Impact of aeolian dry deposition of reactive iron minerals on sulfur cycling in sediments of the gulf of Aqaba

Barak Blonder, Valeria Boyko, Alexandra V. Turchyn, Gilad Antler, Uriel Sinichkin, Nadav Knossow, Rotem Klein, Alexey Kamyshny*

*Corresponding author for this work

Research output: Contribution to journalArticlepeer-review

26 Scopus citations


The Gulf of Aqaba is an oligotrophic marine system with oxygen-rich water column and organic carbon-poor sediments (≤0.6% at sites that are not influenced by anthropogenic impact). Aeolian dust deposition from the Arabian, Sinai, and Sahara Deserts is an important source of sediment, especially at the deep-water sites of the Gulf, which are less affected by sediment transport from the Arava Desert during seasonal flash floods. Microbial sulfate reduction in sediments is inferred from the presence of pyrite (although at relatively low concentrations), the presence of sulfide oxidation intermediates, and by the sulfur isotopic composition of sulfate and solid-phase sulfides. Saharan dust is characterized by high amounts of iron minerals such as hematite and goethite. We demonstrated, that the resulting high sedimentary content of reactive iron(III) (hydr)oxides, originating from this aeolian dry deposition of desert dust, leads to fast re-oxidation of hydrogen sulfide produced during microbial sulfate reduction and limits preservation of reduced sulfur in the form of pyrite. We conclude that at these sites the sedimentary sulfur cycle may be defined as cryptic.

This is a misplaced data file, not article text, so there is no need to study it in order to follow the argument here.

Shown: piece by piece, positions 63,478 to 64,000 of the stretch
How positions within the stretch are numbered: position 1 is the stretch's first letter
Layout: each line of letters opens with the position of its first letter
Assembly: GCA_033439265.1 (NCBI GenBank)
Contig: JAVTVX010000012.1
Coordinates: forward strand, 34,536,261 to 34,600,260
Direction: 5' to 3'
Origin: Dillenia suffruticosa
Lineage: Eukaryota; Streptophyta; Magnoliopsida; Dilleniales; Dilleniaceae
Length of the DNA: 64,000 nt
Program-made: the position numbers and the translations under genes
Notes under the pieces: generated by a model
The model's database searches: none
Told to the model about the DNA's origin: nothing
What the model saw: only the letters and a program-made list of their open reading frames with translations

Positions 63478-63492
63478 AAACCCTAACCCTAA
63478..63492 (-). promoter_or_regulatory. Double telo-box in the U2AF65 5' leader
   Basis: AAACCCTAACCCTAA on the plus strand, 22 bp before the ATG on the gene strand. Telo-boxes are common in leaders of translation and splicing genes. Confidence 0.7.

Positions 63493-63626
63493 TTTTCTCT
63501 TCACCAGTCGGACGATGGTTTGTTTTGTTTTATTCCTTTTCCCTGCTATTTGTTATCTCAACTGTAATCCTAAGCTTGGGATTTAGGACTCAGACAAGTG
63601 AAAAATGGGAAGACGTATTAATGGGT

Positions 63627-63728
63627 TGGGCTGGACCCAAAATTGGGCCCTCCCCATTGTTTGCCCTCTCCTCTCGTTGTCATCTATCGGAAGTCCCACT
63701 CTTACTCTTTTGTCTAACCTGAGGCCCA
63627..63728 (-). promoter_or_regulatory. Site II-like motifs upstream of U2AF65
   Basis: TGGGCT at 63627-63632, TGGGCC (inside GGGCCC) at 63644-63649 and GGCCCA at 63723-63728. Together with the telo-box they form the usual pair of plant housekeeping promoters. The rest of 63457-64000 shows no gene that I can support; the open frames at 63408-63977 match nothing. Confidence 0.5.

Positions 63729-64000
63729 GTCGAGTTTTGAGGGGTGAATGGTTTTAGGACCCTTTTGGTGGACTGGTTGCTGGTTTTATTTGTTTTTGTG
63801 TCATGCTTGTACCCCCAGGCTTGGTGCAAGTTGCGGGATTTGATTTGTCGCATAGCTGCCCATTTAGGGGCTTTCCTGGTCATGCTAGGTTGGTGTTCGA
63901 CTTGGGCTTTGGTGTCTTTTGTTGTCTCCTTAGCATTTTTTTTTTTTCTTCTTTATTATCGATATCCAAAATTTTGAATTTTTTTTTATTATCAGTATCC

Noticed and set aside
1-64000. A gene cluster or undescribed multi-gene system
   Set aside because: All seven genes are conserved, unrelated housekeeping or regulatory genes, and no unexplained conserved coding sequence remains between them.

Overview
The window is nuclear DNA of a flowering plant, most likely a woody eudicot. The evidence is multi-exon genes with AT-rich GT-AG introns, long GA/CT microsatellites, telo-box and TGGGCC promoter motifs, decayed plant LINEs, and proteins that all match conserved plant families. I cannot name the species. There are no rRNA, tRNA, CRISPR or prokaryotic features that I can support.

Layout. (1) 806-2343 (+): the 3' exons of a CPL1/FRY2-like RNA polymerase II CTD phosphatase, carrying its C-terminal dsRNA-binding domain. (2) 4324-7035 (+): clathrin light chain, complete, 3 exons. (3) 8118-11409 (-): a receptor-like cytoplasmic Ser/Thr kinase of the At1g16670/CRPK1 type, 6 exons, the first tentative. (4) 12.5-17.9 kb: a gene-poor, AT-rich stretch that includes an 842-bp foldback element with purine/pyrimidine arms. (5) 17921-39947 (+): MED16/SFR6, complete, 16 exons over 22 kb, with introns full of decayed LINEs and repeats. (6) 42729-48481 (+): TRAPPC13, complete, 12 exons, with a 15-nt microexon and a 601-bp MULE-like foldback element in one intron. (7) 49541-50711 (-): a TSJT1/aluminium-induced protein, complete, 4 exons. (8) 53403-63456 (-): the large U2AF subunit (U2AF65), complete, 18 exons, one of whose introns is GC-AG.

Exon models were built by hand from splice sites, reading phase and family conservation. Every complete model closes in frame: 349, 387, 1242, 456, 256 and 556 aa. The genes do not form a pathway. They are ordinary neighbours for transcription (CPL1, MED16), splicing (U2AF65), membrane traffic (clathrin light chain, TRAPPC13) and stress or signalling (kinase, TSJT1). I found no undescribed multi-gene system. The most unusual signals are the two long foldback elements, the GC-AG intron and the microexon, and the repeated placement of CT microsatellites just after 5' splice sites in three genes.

Original languageAmerican English
Article number1131
JournalFrontiers in Microbiology
Issue numberJUN
StatePublished - 20 Jun 2017
Externally publishedYes

Bibliographical note

Publisher Copyright:
© 2017 Blonder, Boyko, Turchyn, Antler, Sinichkin, Knossow, Klein and Kamyshny.


  • Aeolian dust deposition
  • Cryptic sulfur cycle
  • Gulf of Aqaba
  • Highly reactive iron
  • Manganese
  • Red Sea
  • Sulfide oxidation intermediates


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